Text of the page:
Use modern ‘fireside chats’ with caution
After reading Daniel Gallington’s insightful op-ed (“President Trumps tweets,” Web, July 17) I am struck by another unique aspect of the tweeting experience: the intimacy of it. Although intimacy has its dangerous side, we are inescapably drawn to it like moths to a flame.
When else in history has there been such immediate and direct connection to the unpolished, human, sometimes-flawed side of a president? Perhaps FDR’s fireside chats somewhat similarly brought the president into the living rooms of ordinary Americans, but President Trump’s uncensored, spontaneous, unrehearsed tweets take intimacy with power to a new level. Bus drivers and teenagers, CEOs and short-order cooks — all are engaging in personal conversations with our president. After all, isn’t this what got him elected?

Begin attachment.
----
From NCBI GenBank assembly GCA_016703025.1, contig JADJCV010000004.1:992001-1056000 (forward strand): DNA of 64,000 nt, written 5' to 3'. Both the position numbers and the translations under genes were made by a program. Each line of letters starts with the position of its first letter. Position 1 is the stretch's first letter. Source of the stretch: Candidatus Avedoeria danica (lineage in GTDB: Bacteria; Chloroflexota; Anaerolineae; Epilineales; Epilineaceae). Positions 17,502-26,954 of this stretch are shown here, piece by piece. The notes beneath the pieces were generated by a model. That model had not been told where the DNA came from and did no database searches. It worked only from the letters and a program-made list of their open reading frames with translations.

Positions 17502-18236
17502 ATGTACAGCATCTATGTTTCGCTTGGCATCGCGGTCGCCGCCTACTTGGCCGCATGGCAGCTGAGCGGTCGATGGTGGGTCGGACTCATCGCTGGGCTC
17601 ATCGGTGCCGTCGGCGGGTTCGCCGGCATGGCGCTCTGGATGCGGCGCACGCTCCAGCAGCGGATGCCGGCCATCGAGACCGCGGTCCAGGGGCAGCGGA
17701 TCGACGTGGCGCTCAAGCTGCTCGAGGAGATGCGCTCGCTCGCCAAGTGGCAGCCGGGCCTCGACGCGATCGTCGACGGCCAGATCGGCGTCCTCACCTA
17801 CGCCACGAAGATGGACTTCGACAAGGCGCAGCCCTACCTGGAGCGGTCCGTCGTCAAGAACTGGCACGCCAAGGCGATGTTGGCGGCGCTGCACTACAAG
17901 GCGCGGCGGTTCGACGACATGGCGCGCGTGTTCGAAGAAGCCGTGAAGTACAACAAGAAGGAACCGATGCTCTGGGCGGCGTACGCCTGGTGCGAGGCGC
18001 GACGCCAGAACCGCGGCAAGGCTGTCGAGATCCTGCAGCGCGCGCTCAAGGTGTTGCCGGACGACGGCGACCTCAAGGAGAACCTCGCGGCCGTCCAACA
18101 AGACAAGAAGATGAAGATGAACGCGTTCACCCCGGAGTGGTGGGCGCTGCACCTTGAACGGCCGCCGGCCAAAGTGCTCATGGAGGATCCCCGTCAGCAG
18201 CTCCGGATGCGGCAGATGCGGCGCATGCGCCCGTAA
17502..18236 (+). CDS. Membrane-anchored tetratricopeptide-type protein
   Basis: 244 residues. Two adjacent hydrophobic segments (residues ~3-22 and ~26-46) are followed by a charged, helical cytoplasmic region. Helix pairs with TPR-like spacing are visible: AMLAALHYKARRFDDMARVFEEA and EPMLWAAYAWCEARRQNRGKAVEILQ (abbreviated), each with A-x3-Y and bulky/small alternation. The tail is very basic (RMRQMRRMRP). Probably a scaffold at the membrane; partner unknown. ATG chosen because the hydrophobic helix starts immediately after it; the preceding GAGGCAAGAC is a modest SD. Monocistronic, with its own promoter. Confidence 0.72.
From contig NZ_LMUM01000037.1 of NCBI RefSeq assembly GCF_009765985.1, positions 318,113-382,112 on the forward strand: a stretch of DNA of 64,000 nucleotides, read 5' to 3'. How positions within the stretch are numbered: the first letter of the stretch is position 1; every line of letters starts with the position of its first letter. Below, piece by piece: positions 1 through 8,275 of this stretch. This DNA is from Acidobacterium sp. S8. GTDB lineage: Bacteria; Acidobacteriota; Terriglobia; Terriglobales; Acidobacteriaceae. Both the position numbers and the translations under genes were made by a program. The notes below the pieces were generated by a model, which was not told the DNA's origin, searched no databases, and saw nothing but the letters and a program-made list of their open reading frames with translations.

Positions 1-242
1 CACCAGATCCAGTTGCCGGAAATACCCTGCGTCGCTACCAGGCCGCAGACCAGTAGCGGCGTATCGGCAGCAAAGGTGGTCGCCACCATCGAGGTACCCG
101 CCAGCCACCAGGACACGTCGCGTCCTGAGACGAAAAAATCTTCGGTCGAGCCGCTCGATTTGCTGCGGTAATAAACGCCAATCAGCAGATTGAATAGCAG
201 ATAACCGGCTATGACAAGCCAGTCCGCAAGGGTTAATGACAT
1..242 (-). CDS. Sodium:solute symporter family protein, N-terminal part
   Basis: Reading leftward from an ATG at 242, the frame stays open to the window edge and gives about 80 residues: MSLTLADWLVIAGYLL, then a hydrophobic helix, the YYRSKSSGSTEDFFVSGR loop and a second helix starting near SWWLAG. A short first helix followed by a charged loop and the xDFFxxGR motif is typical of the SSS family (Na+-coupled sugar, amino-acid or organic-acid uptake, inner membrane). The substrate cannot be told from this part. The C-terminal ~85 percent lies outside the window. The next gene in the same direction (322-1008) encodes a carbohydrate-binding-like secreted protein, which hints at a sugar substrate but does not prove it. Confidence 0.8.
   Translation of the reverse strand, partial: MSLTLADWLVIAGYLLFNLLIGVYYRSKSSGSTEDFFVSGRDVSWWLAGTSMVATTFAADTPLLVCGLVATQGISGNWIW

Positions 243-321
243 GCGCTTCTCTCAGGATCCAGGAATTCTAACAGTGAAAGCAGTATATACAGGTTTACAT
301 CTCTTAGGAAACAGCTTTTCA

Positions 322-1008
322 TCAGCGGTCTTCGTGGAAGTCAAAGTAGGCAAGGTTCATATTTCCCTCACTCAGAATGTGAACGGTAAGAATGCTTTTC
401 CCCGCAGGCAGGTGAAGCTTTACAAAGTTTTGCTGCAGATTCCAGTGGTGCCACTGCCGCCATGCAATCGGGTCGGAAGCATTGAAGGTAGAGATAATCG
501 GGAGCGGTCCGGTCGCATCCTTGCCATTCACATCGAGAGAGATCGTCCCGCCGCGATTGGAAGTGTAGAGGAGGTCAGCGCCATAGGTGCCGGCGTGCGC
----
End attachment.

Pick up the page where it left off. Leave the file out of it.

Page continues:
Despite the public reality, social media over the Internet carries the illusion of privacy. To the tweeter it’s him or her and the most powerful person in the world having a very personal, off-the-cuff conversation. Use this well but with caution, Mr. President.